The French government had the idea to give teenagers a 300 Euro credit (through a phone app) to spend on “culture”. A few limits were placed upon it – a 100 Euro maximum on online subscriptions, and any video games had to be French (trade protectionism is a given in any French cultural policy) – but otherwise the youths had a pretty free hand. And with those free hands they spend roughly half their totals on Manga. The New York Times reports:
As of this month, books represented over 75 percent of all purchases made through the app since it was introduced nationwide in May — and roughly two-thirds of those books were manga, according to the organization that runs the app, called the Culture Pass.
The French news media has written of a “manga rush,” fueled by a “manga pass” — observations that came via a slightly distorted lens, since the app arrived just as theaters, cinemas and music festivals, emerging from pandemic-related restrictions, had less to offer. And manga were already wildly popular in France.
But the focus on comic books reveals a subtle tension at the heart of the Culture Pass’s design, between the almost total freedom it affords it young users — including to buy the mass media they already love — and its architects’ aim of guiding users toward lesser-known and more highbrow arts.
So lets dig deeper into that “subtle tension”…
I’m going to start with John Rawls A Theory of Justice (don’t worry, this will only take a minute). In Rawls’s liberal egalitarian ideal, equality in individuals’ “primary goods” is paramount: those goods like wealth, freedoms, political participation, that allow us to get on in the world. But he strongly rejected what he called “perfectionism”, the idea that the state ought to encourage some ways of getting on over others. It is up to each of us individually to determine for ourselves what would constitute a life well lived. A consequence of this (on which he is quite clear), is that, beyond what would be covered as a part of basic schooling for young people, there is no justification for state subsidy of the arts. It is important for people to have as equal resources as we can manage, but it’s not up to the state to direct people one way or another in terms of how they use those resources.
Well, so what? But even if you want nothing to do with his moral philosophy, he raises something very important for arts policy: if we are going to depart from a world of pure consumer sovereignty when it comes to the arts, then the state is making a statement: the arts matter in a way that justifies the state trying to steer people towards it. We are not as squeamish about perfectionism as he is.
Now there are many, many reasons that have been put forward about why the arts deserve public sector support: economists with their externalities, and all manner of what came to be known (maybe unfortunately) as instrumental and intrinsic benefits. But, whatever argument might be your favorite, it will provoke the question, “what sort of arts best serve the goals I have outlined?” Is life more fulfilling with an engagement with what in days of yore were referred to as the high arts? Are externalities greater for classical than for pop music?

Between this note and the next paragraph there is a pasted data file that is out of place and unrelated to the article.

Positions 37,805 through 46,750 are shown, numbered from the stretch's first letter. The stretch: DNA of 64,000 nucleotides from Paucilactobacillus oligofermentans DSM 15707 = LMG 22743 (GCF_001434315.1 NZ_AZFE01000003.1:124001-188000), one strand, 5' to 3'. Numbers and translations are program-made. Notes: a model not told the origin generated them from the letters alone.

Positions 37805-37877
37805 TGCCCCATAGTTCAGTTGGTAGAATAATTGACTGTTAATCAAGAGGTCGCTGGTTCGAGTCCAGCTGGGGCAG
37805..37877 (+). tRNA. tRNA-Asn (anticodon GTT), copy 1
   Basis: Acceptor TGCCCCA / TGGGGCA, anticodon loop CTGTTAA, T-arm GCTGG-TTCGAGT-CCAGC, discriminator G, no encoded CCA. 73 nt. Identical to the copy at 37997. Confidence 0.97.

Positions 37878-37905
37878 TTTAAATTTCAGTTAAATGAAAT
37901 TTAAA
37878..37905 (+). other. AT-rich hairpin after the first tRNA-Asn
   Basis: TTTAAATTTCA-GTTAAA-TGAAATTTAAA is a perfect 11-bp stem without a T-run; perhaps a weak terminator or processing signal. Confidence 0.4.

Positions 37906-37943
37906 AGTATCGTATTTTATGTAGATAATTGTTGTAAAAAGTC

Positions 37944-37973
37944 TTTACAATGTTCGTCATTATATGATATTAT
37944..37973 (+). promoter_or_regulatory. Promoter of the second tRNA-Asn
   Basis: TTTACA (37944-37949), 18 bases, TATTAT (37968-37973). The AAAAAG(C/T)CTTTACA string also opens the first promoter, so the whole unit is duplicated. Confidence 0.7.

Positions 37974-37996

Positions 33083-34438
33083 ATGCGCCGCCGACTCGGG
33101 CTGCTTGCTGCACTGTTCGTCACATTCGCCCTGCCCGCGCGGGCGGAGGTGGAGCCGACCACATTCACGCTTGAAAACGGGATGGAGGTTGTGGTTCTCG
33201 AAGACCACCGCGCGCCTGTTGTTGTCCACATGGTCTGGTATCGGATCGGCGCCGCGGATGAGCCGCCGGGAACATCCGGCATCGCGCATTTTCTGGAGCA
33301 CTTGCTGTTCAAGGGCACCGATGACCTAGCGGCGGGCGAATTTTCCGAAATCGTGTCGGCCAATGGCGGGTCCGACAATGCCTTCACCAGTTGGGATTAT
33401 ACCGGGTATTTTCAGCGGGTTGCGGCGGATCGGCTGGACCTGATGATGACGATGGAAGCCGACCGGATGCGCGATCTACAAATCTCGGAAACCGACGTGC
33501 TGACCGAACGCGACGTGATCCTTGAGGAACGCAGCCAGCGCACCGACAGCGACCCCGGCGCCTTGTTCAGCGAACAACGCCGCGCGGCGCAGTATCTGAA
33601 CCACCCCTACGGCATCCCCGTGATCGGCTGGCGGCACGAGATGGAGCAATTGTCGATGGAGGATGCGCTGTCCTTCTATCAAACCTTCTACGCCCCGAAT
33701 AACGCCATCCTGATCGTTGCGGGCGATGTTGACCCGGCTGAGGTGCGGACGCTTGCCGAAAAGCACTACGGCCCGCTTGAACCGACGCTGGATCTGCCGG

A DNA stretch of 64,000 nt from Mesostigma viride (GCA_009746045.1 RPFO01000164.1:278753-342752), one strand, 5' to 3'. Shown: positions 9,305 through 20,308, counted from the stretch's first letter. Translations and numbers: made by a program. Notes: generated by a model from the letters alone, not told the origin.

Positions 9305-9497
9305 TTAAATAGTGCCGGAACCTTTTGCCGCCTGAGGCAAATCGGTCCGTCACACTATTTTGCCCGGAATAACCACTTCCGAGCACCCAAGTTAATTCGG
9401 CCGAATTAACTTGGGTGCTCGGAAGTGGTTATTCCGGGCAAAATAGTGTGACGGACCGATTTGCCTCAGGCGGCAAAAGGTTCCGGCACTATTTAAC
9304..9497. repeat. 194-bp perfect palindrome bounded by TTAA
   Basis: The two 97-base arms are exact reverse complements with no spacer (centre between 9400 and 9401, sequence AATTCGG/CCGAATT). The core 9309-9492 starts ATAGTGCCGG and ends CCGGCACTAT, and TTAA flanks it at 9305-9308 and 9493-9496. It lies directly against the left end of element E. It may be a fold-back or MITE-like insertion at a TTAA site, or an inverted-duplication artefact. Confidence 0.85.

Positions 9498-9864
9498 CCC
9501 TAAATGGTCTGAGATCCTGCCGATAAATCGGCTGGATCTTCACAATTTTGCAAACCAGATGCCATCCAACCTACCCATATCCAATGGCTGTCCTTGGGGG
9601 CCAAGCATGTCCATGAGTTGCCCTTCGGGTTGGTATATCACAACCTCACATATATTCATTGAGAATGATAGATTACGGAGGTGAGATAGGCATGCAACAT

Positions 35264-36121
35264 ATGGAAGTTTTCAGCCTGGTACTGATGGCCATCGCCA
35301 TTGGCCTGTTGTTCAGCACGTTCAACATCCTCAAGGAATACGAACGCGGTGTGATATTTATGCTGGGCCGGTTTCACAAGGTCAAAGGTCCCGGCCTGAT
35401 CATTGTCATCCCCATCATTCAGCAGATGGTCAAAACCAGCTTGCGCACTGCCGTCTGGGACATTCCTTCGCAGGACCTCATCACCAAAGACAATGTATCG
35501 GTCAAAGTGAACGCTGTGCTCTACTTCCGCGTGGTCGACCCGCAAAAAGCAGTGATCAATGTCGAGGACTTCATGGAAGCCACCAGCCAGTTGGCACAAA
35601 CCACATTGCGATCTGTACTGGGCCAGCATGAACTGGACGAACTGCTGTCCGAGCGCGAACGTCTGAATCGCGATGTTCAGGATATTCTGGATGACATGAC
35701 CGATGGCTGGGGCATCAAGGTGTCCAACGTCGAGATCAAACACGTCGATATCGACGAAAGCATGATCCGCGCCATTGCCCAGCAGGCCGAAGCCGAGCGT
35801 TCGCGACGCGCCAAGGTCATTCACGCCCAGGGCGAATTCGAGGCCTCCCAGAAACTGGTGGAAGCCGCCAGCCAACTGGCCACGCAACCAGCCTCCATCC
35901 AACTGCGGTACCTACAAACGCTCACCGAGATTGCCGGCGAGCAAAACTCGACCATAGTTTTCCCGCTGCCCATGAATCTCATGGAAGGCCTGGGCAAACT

Or is it all the same, and the only thing that matters is what people like: prejudice apart, pushpin is as good as poetry; Manga is as good as Flaubert. If pleasure is the only thing that matters, then we have to ask: why restrict a transfer of funds to teenagers to culture in the first place? What if they would rather have 300 Euros for railway tickets, or some new clothes, or for some proper kitchen utensils for their first apartment? If the concern is that only teenagers from wealthier and/or more formally educated families will take part in culture, what of it, if other teenagers would really rather have funds to spend on something else?
And this is the narrow path arts policy must tread: on the one side it wants to say the arts matter in a very specific way to people’s wellbeing. But it also as far as possible wants to avoid being too prescriptive. (I’ve always thought that part of the evil genius that is the arts “economic impact” claim is that it says the arts matter while avoiding any judgment over the art itself – all that matters is that money was spent, and a dollar is a dollar is a dollar).
We see this tension in the Times’ story:
Jean-Michel Tobelem, an associate professor at the University Paris 1 Panthéon-Sorbonne who specializes in the economics of culture, said that it was a laudable effort but that it would largely benefit the mainstream media.
“You don’t need to push young people to go see the latest Marvel movie,” he said. There is nothing wrong with pop music or blockbusters, he stressed, acknowledging that “you can enter Korean culture through K-Pop and then discover that there is a whole cinema, a literature, painters and composers that go with it.”
But Tobelem said that he was unconvinced that the no-strings-attached approach of the Culture Pass would do that, and that the app gave few incentives to engage with “works that are more demanding on an artistic level.”
We can certainly make the judgment that Manga is just fine, and if young people prefer it to other literature, well, that’s what being young is (my own seventeen-year old tastes were not any more sophisticated). But it leaves the question: why subsidize Manga? What is meant to be accomplished here?